Introduction

The SARS-CoV-2 pandemic has raised concerns regarding its impact in individuals with chronic inflammatory joint diseases (IJDs) such as rheumatoid arthritis (RA), with a morbidity and mortality pattern already higher than in the general population,1–3 and with treatments (disease-modifying antirheumatic drugs, DMARDs) on the one hand linked with increased risks for serious infections, and on the other hand suggested to exert beneficial effects on severe COVID-19.4 5 These concerns have led to considerable challenges in clinical practice and for patient counselling.

Commendable efforts to address these questions have been carried out.6–16 Local patient cohorts have been followed up through surveys,7 local/regional hospital databases have been queried,8 9 and the COVID-19 Global Rheumatology Alliance has established a repository of COVID-19 cases among patients with rheumatic diseases.10 While providing preliminary evidence, interpretation of these results is not straightforward.17 Studies based on questionnaires may miss fatal cases. Hospital queries may miss cases dying out of hospital. Case repositories based on active reporting suffer from unknown selection processes, and lack of external comparators make it impossible to assess absolute risks, let alone put these into context, for example, to COVID-19-related risks in individuals without rheumatic disease, or to risks in individuals with rheumatic disease but not COVID-19.

Through a COVID-19-specific update to a multiregister linkage by the Anti-Rheumatic Therapy in Sweden group, see for example,18 we are able to address several of these outstanding issues by evaluating morbidity and mortality related to COVID-19 in nationwide, unselected cohorts of practically all patients with IJD, and individually matched general population referents, followed through a system of virtually complete national registers.

Our study has the following aims: (1) To assess whether the mortality among patients with IJDs, per se as well as compared with that of the general population, was different during the first period of the COVID-19 pandemic in 2020 compared with 2015–2019, (2) To assess absolute, excess and relative risks of COVID-19-related outcomes among patients with IJD compared with the general population, and (3) In relation to specific DMARDs.

Subjects and methods

Setting

Swedish healthcare is universally available to all residents. Patients with IJDs treated with DMARDs are managed by rheumatologists, mainly through hospital-based clinics. The COVID-19 pandemic had reached Sweden by March 2020, and by September 2020 resulted in 5000 deaths (online supplemental figure 1); one of the higher mortality rates per 100 000 inhabitants in Europe and the USA.19 General recommendations (not legally binding) urged social distancing when possible, in particular for risk groups and those aged above 70 years. There have been no specific recommendations for patients with IJDs.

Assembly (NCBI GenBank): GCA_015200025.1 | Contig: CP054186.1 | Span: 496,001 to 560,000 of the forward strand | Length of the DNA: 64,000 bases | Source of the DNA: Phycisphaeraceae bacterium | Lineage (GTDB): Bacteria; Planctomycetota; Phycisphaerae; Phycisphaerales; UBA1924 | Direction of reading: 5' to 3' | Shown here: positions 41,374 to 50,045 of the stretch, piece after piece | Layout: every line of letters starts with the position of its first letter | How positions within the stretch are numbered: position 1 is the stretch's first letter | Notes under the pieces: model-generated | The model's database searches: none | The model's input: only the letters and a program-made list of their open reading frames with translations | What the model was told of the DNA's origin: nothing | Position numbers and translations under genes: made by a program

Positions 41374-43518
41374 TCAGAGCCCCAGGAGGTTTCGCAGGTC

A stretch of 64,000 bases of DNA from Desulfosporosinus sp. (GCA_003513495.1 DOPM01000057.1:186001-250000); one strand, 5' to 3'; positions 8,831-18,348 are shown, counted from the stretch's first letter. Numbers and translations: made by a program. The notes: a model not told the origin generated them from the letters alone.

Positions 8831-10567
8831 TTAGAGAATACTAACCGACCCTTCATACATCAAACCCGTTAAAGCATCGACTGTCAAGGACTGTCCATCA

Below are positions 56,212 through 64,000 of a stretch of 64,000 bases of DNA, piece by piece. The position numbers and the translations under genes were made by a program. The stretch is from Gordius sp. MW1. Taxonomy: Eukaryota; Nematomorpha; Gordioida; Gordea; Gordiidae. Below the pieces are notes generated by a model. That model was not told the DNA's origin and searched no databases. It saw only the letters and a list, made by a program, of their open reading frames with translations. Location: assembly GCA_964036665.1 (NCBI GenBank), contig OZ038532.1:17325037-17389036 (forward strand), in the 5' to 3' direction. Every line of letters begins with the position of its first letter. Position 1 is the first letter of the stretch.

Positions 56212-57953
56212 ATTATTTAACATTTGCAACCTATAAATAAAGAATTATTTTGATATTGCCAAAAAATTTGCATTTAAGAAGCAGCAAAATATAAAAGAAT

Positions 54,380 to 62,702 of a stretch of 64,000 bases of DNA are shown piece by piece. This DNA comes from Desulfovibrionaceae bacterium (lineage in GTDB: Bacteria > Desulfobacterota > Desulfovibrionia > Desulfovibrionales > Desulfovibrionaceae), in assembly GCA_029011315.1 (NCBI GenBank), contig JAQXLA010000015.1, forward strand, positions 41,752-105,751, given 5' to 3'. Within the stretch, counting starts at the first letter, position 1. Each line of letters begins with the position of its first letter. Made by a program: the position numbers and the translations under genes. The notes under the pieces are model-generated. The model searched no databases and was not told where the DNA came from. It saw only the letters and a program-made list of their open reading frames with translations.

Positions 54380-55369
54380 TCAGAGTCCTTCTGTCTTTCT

Patient and public involvement

This study was designed in response to frequent questions asked by patients with IJD, but did not contain any active patient or public involvement.

Data sources

We updated a previously described linkage between several national Swedish registers: the Swedish Rheumatology Quality Register (SRQ), The Patient Register, the Prescribed Drug Register, the Cause of Death Register and the Population Register, with data until September 2020, and added data on admission to intensive care units (ICUs) through linkage to the Intensive Care Quality Register (online supplemental table 1).

Study population

We used previously devised algorithms based on data from the Rheumatology Quality Register, International Classification of Diseases 10th Revision (ICD-10) codes in the Patient Register, and anatomical therapeutic chemical (ATC) codes in the Prescribed Drug Register (online supplemental table 2) to identify two open cohorts of individuals above 18 years; all prevalent RA March 2015 through September 2020 (n alive on 1 March 2020=53 455), and other IJDs (here: psoriatic arthritis, ankylosing spondylitis, other spondyloarthropathies, or juvenile idiopathic arthritis, n alive on 1 March 2020=57 112).18 20 Each unique individual was matched on year of birth, sex and region of domicile (Sweden is organised in 21 regions) to five randomly selected population subjects (n alive 1 March 2020=484 277) from the Swedish Population Register, required to be alive and free from IJD at the time their index individual qualified into his/her cohort.

DMARD treatments

Among the individuals with IJD, and based on treatment data in the Rheumatology Quality Register and dispensing of DMARDs from the Prescribed Drug Register, we created DMARD cohorts defined by the treatment status 1 March 2020. We identified 33 296 individuals on active treatment with a conventional synthetic (cs) DMARD (methotrexate, sulfasalazine, antimalarials, leflunomide, or azathioprine, excluding those on biologic (b) or targeted synthetic (ts) DMARD), and 28 336 subjects on active treatment with any b/tsDMARD, defined as abatacept (n=1324), janus kinase inhibitors (JAKi) (baricitinib or tofacitinib, n=1725, baricitinib being the most common), rituximab (n=2180), tumour necrosis factor inhibitors (TNFi) adalimumab, certolizumab pegol, etanercept, golimumab or infliximab, n=22 070) and tocilizumab (n=1037). As only 2% changed their DMARD status between March and September 2020, we did not update the DMARD status over time.